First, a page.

So what does a good project manager do all day? The best answer we can come to is, "Be creative and communicate effectively," and effective communication can be both formal and informal. 


But whatever it is, it means essentially the same thing: conversations with people seasoned with a good listening ability. It's funny that such concepts rarely appear in serious project management texts!

You may ask, what is creative thinking in general and why is it needed? 


Remember that no project is executed exactly as well as the previous ones, so someone, or rather the project manager, must think through all the branches and nods of the project plan to ensure that it will work and / or is already working, and that potential problems or obstacles can be minimized or completely avoided. Some call this risk management.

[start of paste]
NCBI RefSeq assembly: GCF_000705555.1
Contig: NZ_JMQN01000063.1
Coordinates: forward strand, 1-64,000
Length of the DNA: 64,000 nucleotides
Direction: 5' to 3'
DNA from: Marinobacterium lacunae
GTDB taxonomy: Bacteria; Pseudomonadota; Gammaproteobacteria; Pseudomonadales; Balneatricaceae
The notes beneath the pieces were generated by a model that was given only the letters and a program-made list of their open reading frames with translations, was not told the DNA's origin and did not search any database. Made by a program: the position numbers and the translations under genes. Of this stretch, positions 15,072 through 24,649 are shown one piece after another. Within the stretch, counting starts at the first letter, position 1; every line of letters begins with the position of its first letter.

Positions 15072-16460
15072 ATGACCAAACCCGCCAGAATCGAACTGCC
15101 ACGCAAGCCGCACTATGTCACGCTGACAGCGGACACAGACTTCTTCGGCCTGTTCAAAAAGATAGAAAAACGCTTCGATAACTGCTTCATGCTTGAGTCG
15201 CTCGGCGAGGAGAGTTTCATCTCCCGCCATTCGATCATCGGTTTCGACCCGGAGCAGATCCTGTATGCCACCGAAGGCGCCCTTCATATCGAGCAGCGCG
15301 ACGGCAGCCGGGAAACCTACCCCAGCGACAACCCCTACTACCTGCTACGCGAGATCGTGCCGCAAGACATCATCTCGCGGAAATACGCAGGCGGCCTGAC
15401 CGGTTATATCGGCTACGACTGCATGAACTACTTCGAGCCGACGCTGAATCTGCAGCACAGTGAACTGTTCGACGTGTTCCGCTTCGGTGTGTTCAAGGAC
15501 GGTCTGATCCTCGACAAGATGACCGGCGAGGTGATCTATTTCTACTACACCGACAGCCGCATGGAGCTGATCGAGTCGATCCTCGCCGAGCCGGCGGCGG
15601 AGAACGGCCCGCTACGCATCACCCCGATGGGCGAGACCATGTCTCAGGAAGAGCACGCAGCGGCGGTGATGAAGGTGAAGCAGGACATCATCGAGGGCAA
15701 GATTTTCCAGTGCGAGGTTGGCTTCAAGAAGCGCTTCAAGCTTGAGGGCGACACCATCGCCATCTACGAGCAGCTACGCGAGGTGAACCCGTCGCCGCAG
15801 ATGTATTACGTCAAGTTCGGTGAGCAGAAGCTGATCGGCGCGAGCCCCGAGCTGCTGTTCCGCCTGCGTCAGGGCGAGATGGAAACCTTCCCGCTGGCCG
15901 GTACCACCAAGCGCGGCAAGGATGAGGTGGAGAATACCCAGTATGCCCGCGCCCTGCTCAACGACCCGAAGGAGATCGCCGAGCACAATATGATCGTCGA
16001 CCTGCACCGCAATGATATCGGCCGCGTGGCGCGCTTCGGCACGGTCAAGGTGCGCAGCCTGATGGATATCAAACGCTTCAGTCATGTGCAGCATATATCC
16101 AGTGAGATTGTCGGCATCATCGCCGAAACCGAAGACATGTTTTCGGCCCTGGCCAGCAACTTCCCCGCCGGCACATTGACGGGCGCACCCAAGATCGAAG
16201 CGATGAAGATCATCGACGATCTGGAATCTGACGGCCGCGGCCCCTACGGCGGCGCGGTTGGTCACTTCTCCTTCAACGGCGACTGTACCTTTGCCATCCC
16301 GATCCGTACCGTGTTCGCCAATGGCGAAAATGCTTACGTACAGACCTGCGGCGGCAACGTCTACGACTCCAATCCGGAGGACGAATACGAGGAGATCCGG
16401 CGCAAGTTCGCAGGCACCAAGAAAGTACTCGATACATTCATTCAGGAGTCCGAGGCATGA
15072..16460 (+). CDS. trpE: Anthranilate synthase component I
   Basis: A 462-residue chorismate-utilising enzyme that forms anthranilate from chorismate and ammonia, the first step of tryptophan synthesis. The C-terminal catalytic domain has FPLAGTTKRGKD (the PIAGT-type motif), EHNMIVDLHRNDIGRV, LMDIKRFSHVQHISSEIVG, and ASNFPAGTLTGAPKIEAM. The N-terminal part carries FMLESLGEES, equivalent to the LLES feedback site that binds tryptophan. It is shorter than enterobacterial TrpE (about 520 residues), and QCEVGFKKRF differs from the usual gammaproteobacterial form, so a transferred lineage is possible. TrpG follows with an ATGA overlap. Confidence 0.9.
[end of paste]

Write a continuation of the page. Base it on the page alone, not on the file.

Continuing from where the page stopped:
Either way, there are always unique problems that need to be addressed, and the project manager is the position that should solve them best.

What is effective communication, and what is it for? 


Receiving information from people who have it, weeding, synthesizing or interpreting it, passing information on to people who need it, and convincing people to act on that information. We think this is happening on several levels. 

The first and main level of communication is that the project manager provides communication with the sponsor, client, customer or other person in whose hands the sources of financing are located.

This connection includes things like identifying customer requirements, cultivating customer trust, engaging the client in collaboration and properly sharing responsibility for the project, being attentive to changing priorities and guidelines, and avoiding the spread and dilution of project goals and content. That is, managing expectations by freeing the project from inappropriate external influences and irrelevant, undesirable, not budgeted work. 


And also - the conclusion of contracts with suppliers, subcontractors and other parties, negotiating to increase the priority of their project in their lists. And, of course, standard team activities remain: holding meetings, distributing minutes of meetings and monitoring decisions.